The work in this paper is to develop a general framework for modeling and simulating evolutionary dynamics of multilingual populations. Work remains to be done to analyze some real language groups, while several issues are yet to be resolved: First, some terms used in the proposed models need to be further discussed for exact implications such as “social or economic preferences”, which determine the parameters sA and sB, and “public policies”, “educational influences”, and “family influences”, which the parameters and depend on. Second, even if exact meanings of these terms are given, the corresponding parameters including α and are not easy to estimate. They may vary with varying populations and varying time periods. The language data is also difficult to collect across a meaningful period of time. Third, the factors that affect language evolution can be more than what a few parameters can cover. While the parameters used in the proposed models are key to determining general dynamic behaviors of multilingual populations, more parameters may be introduced, and additional mechanisms such as the reward and punishment schemes discussed in [23, 24] may be employed.

Computer simulation is a tool to extend the power of theoretical models. It can be used to not only validate the theory but also implement and test additional hypothesis such as the influences from the geographical or demographical structure of the population on multilingual evolution. The simulation done in this study is motivated by previous work on simulation of evolutionary dynamics such as Nowak and May 1992, Durrett and Levin 1997, and more recently, Chen, et al. 2008, Wang, et al. 2012, and Wang, et al. 2016 [2529]. However, the simulation algorithms can be different for different models and even for the same model. Central to a simulation algorithm is the rule to update the current strategy. Different updating rules may result in very different outcomes. In this work, language competition is considered to be moderate. Therefore, if pA > π, i.e., speaking A benefits more, then xA will stay unchanged if it is already bigger than the average frequency yA. It will increase to yA only when it is less than yA. The rule could be more aggressive such that xA will increase by a certain amount even if it is bigger than yA. The results would look different from what have been presented.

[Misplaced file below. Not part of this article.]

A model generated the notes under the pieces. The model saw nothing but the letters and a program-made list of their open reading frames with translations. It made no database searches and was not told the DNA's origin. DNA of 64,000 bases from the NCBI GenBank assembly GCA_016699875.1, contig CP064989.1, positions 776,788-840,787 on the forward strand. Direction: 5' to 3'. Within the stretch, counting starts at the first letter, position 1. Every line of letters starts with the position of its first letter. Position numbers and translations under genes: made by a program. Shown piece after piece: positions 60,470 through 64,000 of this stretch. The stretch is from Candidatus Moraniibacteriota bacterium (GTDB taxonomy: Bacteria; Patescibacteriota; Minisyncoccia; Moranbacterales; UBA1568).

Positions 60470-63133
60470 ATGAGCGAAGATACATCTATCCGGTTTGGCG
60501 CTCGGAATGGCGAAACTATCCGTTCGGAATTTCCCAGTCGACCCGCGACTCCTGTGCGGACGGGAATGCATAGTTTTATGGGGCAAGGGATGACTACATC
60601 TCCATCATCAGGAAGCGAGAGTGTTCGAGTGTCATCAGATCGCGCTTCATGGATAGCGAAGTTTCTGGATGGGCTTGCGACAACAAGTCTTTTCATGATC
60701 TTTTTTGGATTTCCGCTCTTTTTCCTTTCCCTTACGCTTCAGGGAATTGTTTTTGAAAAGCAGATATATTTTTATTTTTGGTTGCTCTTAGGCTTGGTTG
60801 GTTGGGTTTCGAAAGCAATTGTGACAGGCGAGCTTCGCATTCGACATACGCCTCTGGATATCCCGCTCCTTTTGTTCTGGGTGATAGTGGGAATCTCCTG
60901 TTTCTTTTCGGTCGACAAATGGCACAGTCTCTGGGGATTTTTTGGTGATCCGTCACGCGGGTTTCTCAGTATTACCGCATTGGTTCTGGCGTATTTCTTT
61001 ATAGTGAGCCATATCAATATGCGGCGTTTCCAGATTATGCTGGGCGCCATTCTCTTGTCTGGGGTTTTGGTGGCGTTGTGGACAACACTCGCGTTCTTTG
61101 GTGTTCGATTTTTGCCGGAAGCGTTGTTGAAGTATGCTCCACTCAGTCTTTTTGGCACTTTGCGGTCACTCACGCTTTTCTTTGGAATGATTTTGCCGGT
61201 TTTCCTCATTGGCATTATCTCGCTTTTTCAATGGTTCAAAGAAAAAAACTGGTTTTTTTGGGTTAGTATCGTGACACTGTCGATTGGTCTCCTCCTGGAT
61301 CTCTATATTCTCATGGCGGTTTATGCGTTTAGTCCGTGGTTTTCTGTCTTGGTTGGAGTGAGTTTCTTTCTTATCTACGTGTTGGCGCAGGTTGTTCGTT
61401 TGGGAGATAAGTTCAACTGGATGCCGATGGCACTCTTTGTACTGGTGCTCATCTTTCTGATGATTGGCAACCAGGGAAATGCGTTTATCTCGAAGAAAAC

Research on language evolution has been pursued extensively in recent years including modeling and simulation. Work has focused on two different but related aspects of language evolution. One is on how a given language develops and evolves with respect to the “genetic changes” of its linguistic elements such as lexicon, syntax, semantics, pronunciations, etc [3035]. The other is on how a mixed population of multilingual speakers changes dynamically in terms of the percentage of speakers of each language in the whole population [1317, 3640]. The work described in this paper belongs to the second category. Work on language death by Abrams and Strogatz 2003 has been followed and extended by several research groups [1315, 17]. Other approaches have also been proposed, using Lofka-Volterra equations to characterize the evolutionary nature of language dynamics [36, 38], introducing reaction-diffusion models to include geographical influences on language competition [37, 39], and directly simulating the language dynamics with an agent-based or cellular automata models [16, 40]. The model proposed in this work shares some features of these previous approaches, but is focused more on the evolution of multilingualism and in other words, the co-existence of multiple languages in multilingual forms. It is intended to account for possible outside controls or interventions as well as inter-language competitions. Evolutionary games are defined with languages as competing strategies, and corresponding replicator equations are formed to characterize the dynamic behaviors of multilingual populations. The games are also recognized as a special class of potential games and therefore connected to a special class of potential maximization problems, which makes it possible to analyze and even control the equilibrium and stability conditions of given language populations.

To keep the description simple and easy to follow, the proposed models are introduced with and analyzed on bilingual populations only, but they are not limited to bilingual populations. They can actually be extended straightforwardly to general multilingual populations, as given in Appendix E. In order to make the paper more accessible, efforts have been made to keep the discussions from being too technical, with more formal definitions, theorems, and especially proofs all provided as appendices in the end of the paper. Nonetheless, these appendices are considered to be necessary contents as well for supporting the results and conclusions presented in the paper.

Appendix A: Evolutionary games [18, 19]

Let x, yS be the strategies of an individual and a given population, respectively, where S = {xRn: Σi xi = 1, xi ≥ 0, i = 1, …, n}. Let π(x, y) = Σi xi pi(y) be the payoff function for the individual, where pi is the payoff function for the ith pure strategist.